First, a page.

The ULD credits Facebook gaining a market value of more than €50 billion to its ability to track, mine and store users data for up to two years.  It says that German businesses shouldn’t shift their responsibility for data protection onto Facebook or users.  It goes further by saying that this is only the beginning of its ‘comprehensive analysis’ of Facebook, and they highlight how the social network continually changes its terms and conditions.

This is a really interesting move from Germany.  The country does have other popular social networks, such as Mein VZ, and other specific networks for uni students etc.  The ULD say European social networks take users privacy and data protection much more seriously.

Not to say that Google’s and Facebook’s data practices are held and managed in the same way, but it does beg the question whether the ULD will take a similar view point of Google+ and the +1 button, and in fact, if this stretches beyond social networks, to areas like search and localisation.  Last year, Google allowed its German users to blur out their houses on Google Maps, Street View.

Google+

When Google+ launched in June, media headlines that included the words ‘Facebook killer’ dominated.  Much as they did back in 2007 when Facebook opened its doors to non-students and was deemed a potential ‘MySpace killer.’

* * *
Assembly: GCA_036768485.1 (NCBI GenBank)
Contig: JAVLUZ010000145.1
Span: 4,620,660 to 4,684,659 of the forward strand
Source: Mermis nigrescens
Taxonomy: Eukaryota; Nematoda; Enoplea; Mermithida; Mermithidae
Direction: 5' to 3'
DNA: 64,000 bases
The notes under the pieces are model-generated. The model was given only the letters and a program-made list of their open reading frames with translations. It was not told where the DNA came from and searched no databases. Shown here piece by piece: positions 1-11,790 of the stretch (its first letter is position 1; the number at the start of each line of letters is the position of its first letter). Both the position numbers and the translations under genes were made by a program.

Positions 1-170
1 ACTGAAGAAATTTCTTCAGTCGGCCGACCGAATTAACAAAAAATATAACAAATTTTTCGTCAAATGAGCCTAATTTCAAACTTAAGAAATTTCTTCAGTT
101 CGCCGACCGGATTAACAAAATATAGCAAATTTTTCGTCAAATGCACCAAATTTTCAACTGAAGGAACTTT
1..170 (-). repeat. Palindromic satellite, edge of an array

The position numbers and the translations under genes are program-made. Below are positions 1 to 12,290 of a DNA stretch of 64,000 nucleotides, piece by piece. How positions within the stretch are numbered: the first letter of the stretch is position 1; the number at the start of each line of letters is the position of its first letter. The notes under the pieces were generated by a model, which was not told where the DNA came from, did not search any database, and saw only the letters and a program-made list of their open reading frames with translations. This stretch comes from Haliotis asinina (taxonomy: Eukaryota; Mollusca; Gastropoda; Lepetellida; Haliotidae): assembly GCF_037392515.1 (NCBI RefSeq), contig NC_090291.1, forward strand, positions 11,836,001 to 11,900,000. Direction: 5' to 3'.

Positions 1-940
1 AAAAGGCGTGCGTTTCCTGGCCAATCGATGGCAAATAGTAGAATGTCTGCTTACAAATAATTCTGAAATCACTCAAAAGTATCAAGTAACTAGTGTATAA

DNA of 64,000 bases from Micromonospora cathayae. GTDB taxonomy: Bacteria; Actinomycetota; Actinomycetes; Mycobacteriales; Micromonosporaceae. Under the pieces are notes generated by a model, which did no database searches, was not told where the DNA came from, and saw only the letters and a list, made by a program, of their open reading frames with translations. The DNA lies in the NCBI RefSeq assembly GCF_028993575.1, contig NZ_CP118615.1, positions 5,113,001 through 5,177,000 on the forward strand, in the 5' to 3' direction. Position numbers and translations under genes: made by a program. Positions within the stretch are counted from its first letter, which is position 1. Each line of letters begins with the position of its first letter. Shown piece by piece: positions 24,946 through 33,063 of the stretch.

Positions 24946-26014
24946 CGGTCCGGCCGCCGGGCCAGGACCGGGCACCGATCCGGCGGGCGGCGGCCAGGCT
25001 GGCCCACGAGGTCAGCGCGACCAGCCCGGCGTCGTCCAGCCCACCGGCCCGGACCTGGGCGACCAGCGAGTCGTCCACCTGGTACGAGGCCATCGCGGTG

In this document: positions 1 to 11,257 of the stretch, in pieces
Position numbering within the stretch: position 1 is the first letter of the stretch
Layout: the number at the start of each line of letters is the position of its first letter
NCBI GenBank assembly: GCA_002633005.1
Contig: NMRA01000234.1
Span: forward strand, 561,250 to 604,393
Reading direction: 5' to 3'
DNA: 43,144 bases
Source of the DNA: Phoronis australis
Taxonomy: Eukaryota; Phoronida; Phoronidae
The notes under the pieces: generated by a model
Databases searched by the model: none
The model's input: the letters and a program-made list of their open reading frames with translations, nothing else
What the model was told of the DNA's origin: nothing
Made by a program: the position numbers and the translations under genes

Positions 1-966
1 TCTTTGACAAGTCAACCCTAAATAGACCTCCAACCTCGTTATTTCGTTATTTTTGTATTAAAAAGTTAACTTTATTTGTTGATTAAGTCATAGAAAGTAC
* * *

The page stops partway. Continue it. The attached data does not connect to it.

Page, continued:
Google needs to compete with Facebook on a social footing.  To do that it has to really listen to its users and make Google+ everything that Facebook users feel they are lacking.  If you think about it, that’s just what Facebook did a handful of years ago when it surpassed MySpace as the most popular social network.  

MySpace was difficult to use and required its uses to either understand basic HTML, download free or paid templates to install in order to have a personalised profile.  It was inflexible and rigid, not allowing its users the freedom to properly communicate with friends and share the content they liked easily.  There was no proper alternative until Facebook came along, offering an easy to use interface that could be personalised (so far as the Facebook structure allowed) without the user having to have any technical-know-how.  They offered an easier and more mature way of connecting with friends and sharing things of interest – particularly applications in the early days, something which MySpace lacked.

The historical context of MySpace and Facebook is important when we look at Google+ and Facebook.  From all appearances, it looks as though Google is endeavouring to do exactly what Facebook did some years ago; it’s considered what social users what people are looking for (and finding lacking), and building it.  


So, is this beginning of the end of Facebook’s world domination?  Is the social network now just too big for its boots and users and countries have had enough?

Just after writing this, Facebook announced on its blog the addition of a whole set of new privacy options, making it easier for people to control the content they want people to see.  This includes the ability to approve photos you were tagged in before they are posted to your wall, and controls on each and every post if you want to only reach a specific group.  Would they have done this had Google’s approach to privacy with Circles not been so publicly appreciated?

Doubtful.

Image credit: President Nicolas Sarkozy's official Facebook page

Categories: Technology, Social media

Tags: Facebook, Google, Google+, Twitter, social networks, microblogging, France, Germany, privacy